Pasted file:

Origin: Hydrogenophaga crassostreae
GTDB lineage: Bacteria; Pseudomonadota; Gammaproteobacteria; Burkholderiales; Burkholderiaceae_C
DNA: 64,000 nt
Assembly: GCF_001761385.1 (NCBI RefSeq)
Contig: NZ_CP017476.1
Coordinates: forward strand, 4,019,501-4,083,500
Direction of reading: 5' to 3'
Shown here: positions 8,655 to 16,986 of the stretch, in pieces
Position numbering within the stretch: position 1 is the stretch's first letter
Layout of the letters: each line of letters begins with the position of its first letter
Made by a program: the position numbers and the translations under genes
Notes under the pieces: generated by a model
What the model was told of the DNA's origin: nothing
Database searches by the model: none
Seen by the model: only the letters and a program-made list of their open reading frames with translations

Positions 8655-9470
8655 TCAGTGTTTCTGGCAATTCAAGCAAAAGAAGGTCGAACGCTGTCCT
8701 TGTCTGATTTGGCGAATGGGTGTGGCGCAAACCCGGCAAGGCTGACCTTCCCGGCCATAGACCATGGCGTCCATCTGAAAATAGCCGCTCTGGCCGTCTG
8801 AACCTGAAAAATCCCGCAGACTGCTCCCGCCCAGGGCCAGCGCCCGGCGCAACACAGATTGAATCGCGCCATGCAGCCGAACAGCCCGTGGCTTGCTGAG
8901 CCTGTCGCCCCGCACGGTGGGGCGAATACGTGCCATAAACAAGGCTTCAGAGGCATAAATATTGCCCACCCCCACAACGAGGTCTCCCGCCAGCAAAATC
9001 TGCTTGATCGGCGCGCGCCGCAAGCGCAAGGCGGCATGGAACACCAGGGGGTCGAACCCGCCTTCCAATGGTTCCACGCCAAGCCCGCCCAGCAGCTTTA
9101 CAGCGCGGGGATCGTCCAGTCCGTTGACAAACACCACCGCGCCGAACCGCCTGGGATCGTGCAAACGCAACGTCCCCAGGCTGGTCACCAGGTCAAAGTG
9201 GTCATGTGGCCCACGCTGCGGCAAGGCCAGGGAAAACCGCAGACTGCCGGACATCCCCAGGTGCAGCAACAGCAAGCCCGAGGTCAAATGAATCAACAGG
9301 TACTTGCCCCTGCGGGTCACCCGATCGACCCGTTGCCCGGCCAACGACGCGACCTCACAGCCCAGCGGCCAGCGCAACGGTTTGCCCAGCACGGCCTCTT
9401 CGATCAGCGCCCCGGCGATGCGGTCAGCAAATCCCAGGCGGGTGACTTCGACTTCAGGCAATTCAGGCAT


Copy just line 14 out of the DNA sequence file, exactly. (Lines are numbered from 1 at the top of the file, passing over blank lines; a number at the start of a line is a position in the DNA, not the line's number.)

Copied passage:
Database searches by the model: none